Calgary Police Make Repugnant Parallel Between Liking Heavy Music And Being In A Hate Group — Kerrang!

The music you listen to, that you love, isn’t the be all and end all of your character, your personality, your spirit. It’s entirely possible – probable, indeed – that you can enjoy media, art, creativity that is in some way violent, and not have it impact upon your own behaviour. We’ve been seeing this, clearly, for decades, through countless studies covering films, music, video games and more. No, playing Grand Theft Auto won’t make you a murderer. And no, listening to terrifically heavy music won’t make you a neo-Nazi.

Unless you’re in Calgary, apparently. 

The Canadian city’s police force posted a list to their website recently, “Signs of a child being in a hate group”, in reaction to recent white supremacist bullshit happening in the US and elsewhere. And, sure, some of it is sorta legit – if your kid is making bigoted remarks about minorities or immigrants, stamp that shit out of them (non-violently, of course). They’re going off to a sleepover in a shirt bearing Nazi propaganda? Have a strong word with them. Those things: they’re bad things. Obviously.

“Playing loud, heavy (rock) music with violent lyrics,” less so. The list was updated to remove the “rock”, but the sentiment remains as it was – that the kind of music K! might just be known for covering is a potential ingredient in your kid, any kid, turning into a hate-filled fuckwit.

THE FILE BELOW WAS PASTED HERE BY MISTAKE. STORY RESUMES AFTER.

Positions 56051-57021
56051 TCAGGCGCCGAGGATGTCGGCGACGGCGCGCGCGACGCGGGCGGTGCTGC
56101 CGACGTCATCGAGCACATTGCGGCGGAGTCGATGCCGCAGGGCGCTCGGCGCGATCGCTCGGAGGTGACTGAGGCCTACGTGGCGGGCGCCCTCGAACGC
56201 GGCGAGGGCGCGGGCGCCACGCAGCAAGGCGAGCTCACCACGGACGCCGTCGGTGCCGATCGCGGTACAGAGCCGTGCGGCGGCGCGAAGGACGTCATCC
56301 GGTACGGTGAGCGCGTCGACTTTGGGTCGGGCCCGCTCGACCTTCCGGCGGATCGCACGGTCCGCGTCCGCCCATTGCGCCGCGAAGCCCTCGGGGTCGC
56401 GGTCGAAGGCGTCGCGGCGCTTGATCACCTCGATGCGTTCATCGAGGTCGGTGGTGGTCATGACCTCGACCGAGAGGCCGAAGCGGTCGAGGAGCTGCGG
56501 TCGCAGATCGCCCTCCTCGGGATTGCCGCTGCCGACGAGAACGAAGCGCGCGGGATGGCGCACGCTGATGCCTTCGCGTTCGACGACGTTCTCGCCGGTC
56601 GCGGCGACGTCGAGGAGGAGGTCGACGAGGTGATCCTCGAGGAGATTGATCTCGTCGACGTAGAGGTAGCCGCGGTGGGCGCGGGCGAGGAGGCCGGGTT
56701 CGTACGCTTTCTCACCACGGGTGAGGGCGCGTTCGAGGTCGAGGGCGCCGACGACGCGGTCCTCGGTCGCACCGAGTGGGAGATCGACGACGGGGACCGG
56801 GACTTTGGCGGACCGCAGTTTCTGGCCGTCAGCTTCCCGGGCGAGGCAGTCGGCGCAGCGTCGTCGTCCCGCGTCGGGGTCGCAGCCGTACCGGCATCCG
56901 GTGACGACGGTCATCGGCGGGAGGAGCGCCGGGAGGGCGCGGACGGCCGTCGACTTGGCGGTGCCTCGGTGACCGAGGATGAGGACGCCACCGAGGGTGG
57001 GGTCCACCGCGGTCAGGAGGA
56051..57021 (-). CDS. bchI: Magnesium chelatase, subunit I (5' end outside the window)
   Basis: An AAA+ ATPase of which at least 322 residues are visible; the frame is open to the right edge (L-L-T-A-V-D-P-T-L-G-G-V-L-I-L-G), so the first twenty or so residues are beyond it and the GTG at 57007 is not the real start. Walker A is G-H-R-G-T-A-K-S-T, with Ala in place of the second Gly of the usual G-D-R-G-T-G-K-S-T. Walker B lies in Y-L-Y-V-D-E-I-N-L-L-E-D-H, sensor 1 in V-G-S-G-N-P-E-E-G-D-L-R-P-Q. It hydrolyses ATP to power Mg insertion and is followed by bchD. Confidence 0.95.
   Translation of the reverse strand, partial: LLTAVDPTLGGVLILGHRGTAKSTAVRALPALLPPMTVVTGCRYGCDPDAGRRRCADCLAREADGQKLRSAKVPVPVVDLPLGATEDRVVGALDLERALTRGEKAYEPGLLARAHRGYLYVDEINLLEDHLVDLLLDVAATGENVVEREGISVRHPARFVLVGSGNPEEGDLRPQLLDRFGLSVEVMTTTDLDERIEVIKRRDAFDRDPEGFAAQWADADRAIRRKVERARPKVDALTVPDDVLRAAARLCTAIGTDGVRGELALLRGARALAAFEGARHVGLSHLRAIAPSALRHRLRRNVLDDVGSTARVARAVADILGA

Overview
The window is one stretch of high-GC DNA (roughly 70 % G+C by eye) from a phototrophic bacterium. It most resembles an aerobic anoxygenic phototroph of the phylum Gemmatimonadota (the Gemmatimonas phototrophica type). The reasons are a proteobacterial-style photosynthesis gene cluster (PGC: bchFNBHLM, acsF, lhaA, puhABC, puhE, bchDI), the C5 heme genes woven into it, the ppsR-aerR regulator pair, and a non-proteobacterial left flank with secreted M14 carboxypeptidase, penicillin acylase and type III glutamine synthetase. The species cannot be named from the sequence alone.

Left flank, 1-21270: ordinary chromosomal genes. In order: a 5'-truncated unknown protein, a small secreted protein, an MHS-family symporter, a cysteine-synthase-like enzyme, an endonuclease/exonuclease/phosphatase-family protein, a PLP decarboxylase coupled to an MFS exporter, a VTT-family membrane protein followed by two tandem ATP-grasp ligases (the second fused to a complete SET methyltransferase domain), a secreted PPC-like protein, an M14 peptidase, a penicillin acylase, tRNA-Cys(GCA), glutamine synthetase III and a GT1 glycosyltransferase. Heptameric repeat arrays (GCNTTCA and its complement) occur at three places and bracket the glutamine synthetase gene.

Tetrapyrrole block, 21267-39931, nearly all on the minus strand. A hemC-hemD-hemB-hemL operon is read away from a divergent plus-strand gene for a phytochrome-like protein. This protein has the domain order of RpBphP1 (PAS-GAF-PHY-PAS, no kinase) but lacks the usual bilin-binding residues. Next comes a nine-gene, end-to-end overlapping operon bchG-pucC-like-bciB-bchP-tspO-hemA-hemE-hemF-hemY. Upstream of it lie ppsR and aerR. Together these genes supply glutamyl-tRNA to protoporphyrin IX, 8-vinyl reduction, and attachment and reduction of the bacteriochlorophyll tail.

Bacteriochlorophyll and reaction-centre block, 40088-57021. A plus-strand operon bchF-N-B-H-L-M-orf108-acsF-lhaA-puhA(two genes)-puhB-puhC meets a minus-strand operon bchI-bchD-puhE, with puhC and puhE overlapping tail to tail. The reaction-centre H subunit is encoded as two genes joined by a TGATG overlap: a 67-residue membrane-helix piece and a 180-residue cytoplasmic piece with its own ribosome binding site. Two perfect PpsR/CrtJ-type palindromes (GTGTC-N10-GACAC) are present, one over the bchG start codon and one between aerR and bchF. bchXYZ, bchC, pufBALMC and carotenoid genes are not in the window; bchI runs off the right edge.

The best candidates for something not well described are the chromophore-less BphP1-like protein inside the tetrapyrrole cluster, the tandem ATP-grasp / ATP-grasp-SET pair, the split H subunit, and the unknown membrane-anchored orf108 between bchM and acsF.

Naturally, this hasn’t gone down well. Rock fan and Calgary resident Robert Riggs rather blew the whistle on the police force’s list, telling the Toronto Metro: 

“My son, he listens to heavy metal, and he’s one of the nicest kids ever, but I tend to see him lumped into a group he doesn’t belong in. It’s not monkey see, monkey do. Kids see their parents go to work all time, and they don’t suddenly get up and find a job at seven-years-old.” 

A spokesperson for Calgary police, Corwin Odland, countered:

“We’re not saying all people who listen to rock music are part of hate groups, but there tends to be a correlation – people who are involved with hate groups tend to be involved in that kind of music.”

The Toronto Metro also quotes sociology professor Michael Adorian, who says that “hate music bands” are a common means for converting young people to the cause and beliefs of hate groups.

Here’s the full list of “Signs of a child being in a hate group”. I mean, all kids are disobedient, aren’t they? Some of the time? They all doodle on things, and make new friends without any real precedent for it. And not being interested in school? Changing their appearance? Come on, Adults Of The Modern World. You’re better than this.

Photograph (from Bloodstock 2017) by Chris Casey


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